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Mechanics - Collisions

  1. Jan 14, 2015 #1
    A particle with mass m is at rest. A second one, identical to the last one hits the first one. Show that in the case of a perfectly elastic collision (Q=0) the directions of the two particles make a right angle.

    You can't assume that both final velocities will be equal. Here's what I've got from using: 1. the conservation of linear momentum. 2. The conservation of kinetic energy (Q=0). 3. Scalar product between the initial velocities.

    v=u1cosα + u2 cosβ
    u1 sinα = u2 sinβ
    v2=u12 + u22
    cos(α+β)=(u12 cosα cosβ + u22 sinα sinβ) / (u1 u2)

    And hell, I really can't solve this system...
    Last edited: Jan 14, 2015
  2. jcsd
  3. Jan 14, 2015 #2

    Stephen Tashi

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    You haven't defined the variables you used. You didn't say how you established the coordinate system. If you are going to portray a collision in 3-dimensions as 2-dimensional problem, you should say why this is possible.
  4. Jan 14, 2015 #3
    OK. That's my bad, I'm sorry. We're in 2 dimensions.
    v represents the initial velocity of the particle. (The one hitting).
    u represents the final velocity.
    α, β represent the angles made with the direction of the particle 1 (The one hitting)
    - α for the one that was moving previously and β for the one that was at rest.
    They way I got to that system is explained up there.
  5. Jan 14, 2015 #4

    Stephen Tashi

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    Why does your expression derrived from the inner product [itex] (u1 \cos(\alpha), u1 \sin(\alpha)) \cdot (u2\cos(\beta), u2\sin(\beta)) [/itex] have the factors [itex] u_1^2 , u_2^2 [/itex]? Why not the factor [itex] u_1u_2 [/itex]?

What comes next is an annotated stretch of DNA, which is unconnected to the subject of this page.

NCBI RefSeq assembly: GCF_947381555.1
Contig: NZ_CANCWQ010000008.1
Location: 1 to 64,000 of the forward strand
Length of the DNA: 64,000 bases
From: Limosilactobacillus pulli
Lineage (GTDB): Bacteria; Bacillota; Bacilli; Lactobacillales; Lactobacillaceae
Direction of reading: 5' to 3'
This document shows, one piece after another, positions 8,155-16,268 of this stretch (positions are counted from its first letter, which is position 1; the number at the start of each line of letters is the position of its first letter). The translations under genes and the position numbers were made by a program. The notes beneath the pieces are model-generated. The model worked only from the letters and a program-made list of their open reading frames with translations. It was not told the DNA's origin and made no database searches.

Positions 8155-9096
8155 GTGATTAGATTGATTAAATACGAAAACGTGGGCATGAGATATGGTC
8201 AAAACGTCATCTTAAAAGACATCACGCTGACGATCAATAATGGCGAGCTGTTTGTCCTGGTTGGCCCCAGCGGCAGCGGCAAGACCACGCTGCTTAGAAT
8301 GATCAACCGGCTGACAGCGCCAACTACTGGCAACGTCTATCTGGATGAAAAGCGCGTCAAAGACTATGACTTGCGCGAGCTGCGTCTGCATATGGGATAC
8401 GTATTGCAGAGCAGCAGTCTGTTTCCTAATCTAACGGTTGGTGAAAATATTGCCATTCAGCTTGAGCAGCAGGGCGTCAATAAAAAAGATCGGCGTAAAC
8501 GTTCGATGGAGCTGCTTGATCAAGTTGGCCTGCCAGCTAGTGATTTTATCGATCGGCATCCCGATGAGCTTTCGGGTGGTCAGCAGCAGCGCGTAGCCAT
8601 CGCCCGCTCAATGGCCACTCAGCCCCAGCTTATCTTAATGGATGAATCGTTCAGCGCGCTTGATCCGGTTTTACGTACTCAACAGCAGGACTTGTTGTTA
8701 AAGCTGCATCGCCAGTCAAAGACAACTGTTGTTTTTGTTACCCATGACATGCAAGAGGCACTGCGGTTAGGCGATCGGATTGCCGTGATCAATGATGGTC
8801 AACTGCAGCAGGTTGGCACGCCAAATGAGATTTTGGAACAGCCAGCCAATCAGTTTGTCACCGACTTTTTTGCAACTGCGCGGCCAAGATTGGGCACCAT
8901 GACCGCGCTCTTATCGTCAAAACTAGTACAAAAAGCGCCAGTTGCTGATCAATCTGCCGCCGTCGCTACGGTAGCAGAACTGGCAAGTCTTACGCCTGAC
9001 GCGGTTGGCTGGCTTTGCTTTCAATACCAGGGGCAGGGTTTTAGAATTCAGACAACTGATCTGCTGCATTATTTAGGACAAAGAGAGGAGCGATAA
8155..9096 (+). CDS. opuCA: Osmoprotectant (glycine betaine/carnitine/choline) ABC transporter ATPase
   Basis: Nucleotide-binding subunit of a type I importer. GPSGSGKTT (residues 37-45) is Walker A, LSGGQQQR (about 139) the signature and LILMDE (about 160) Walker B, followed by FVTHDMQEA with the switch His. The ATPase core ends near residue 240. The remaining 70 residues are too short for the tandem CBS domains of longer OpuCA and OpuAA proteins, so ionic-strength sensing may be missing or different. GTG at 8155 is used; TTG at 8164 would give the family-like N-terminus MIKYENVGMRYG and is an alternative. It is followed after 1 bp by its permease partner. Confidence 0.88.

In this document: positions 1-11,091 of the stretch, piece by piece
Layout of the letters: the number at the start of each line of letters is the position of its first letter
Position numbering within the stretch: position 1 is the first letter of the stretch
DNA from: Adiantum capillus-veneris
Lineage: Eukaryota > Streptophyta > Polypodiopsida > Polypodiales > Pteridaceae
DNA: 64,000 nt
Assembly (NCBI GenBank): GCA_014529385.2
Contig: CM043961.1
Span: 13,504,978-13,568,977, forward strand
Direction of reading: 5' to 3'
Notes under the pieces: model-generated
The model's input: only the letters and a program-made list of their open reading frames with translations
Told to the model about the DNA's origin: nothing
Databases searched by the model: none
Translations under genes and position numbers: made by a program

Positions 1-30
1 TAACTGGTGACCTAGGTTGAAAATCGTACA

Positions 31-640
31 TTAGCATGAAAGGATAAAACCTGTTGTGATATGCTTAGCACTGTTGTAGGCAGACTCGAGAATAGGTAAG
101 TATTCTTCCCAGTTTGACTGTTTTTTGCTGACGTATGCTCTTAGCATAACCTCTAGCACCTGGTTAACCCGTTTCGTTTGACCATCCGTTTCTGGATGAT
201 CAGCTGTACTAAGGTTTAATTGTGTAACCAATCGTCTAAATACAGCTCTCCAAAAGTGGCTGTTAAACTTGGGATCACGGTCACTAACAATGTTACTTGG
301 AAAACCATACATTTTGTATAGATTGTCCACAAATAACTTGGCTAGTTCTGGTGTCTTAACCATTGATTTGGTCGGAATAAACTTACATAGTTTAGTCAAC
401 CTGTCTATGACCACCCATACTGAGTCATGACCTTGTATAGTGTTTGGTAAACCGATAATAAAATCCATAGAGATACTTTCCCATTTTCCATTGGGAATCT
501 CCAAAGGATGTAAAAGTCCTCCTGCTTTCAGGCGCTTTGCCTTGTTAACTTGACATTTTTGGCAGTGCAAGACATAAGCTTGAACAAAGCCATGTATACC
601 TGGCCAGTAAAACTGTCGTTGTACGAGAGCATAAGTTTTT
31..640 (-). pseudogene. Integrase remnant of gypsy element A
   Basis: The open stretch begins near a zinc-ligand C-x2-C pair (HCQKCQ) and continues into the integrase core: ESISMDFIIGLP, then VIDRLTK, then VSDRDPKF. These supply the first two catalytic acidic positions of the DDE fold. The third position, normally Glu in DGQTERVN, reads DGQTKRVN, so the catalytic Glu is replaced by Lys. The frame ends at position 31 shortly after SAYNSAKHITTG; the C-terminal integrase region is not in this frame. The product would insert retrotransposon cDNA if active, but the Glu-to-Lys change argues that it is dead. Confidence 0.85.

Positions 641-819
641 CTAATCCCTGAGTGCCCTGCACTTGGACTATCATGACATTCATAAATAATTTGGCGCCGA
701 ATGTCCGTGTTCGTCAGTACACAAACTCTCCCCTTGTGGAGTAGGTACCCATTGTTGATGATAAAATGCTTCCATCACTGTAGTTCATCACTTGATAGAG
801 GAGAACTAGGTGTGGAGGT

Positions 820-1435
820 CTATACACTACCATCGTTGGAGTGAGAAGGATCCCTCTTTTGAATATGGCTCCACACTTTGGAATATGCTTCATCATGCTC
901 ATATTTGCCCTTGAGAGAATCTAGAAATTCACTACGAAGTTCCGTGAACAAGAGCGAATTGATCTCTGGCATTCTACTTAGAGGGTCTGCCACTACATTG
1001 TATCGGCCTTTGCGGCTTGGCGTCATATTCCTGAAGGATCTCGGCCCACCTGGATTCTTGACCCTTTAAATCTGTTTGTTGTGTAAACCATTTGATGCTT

6. Jan 14, 2015 #5
    Agree. You're right. Anyways, is this the way to proceed?
  7. Jan 14, 2015 #6


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    Hi, manipulate your equations from conservation of linear of momentum and kinetic energy (three equations) to eliminate all instances of ##v, u_1## and ##u_2##.
  8. Jan 14, 2015 #7

    Stephen Tashi

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    The simplistic way to look at it is that two momentum vectors add to be the vector velocity V and that conservation of energy implies that the lengh of the hypotenuse V squared is the sum of the squares of the lengths of the other two sides. Hence it is a right triangle. Can we put that into algebra?
  9. Jan 14, 2015 #8

    Stephen Tashi

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    Try the law of cosines for triangles.

    (By the way, the angle between the two velocity vectors wouldn't be sum of angles [itex] \alpha, \beta [/itex] , it would be a difference of them. The the addition law for [itex] cos(A +B) [/itex] should be consistent with the signs of the cosine terms in the inner product.)
  10. Jan 15, 2015 #9


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    Another approach is to work with the momentum vectors without breaking them into components. Conservation of momentum gives you
    $$\vec{p}_1 + \vec{p}_2 = \vec{p}'_1 + \vec{p}'_2$$ where ##\vec{p}_1 = 0##. Square both sides and use the fact that the kinetic energy can be written as ##\frac{\vec{p}^2}{2m}##.
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